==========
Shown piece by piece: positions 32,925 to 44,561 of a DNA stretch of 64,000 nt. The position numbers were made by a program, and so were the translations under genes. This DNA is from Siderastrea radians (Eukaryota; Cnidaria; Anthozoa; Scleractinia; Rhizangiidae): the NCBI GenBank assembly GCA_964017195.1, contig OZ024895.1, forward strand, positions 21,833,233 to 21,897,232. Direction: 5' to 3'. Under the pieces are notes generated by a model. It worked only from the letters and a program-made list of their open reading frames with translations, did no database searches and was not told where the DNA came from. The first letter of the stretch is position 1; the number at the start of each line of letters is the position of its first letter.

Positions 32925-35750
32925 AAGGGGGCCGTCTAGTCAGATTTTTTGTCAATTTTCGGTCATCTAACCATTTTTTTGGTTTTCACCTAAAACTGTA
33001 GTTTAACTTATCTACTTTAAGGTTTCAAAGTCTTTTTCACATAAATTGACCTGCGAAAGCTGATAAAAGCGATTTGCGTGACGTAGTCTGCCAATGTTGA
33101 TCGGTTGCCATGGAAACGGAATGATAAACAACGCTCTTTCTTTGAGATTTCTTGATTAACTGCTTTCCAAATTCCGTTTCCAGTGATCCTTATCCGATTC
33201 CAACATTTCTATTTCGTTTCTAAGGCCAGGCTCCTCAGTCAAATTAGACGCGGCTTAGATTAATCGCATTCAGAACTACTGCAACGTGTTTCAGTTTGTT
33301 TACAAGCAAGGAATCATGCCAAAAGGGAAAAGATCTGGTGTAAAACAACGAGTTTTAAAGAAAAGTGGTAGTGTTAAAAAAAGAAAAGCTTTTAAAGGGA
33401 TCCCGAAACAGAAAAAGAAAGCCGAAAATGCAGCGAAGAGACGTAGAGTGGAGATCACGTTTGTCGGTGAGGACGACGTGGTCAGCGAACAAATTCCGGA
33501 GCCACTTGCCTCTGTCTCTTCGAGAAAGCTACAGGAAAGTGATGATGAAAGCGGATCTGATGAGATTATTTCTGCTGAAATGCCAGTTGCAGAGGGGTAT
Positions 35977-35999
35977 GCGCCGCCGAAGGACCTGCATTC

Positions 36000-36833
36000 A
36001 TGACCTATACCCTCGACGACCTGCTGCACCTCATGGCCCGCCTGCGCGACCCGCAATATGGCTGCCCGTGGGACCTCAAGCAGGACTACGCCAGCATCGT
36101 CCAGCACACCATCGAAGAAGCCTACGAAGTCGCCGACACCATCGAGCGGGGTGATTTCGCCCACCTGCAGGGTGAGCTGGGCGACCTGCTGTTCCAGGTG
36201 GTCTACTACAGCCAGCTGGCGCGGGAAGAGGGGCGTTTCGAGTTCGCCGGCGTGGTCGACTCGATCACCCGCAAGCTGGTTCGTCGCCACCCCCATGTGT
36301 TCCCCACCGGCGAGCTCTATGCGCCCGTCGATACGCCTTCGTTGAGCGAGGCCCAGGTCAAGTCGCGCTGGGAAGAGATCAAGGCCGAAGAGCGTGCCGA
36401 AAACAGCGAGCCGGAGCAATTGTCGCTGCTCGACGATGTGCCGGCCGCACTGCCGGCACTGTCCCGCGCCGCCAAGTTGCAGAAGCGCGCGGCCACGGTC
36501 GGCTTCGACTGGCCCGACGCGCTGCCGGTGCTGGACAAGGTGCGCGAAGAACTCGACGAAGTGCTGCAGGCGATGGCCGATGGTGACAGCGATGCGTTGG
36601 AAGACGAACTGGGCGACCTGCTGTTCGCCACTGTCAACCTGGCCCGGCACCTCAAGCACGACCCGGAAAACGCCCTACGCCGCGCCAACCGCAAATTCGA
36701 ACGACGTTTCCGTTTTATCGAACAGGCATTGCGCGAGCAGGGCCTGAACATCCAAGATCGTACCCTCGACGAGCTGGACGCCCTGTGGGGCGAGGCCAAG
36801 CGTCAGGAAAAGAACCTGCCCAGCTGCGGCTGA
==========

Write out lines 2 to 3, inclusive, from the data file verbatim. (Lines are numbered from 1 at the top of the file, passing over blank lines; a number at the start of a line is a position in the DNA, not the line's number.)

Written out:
Positions 32925-35750
32925 AAGGGGGCCGTCTAGTCAGATTTTTTGTCAATTTTCGGTCATCTAACCATTTTTTTGGTTTTCACCTAAAACTGTA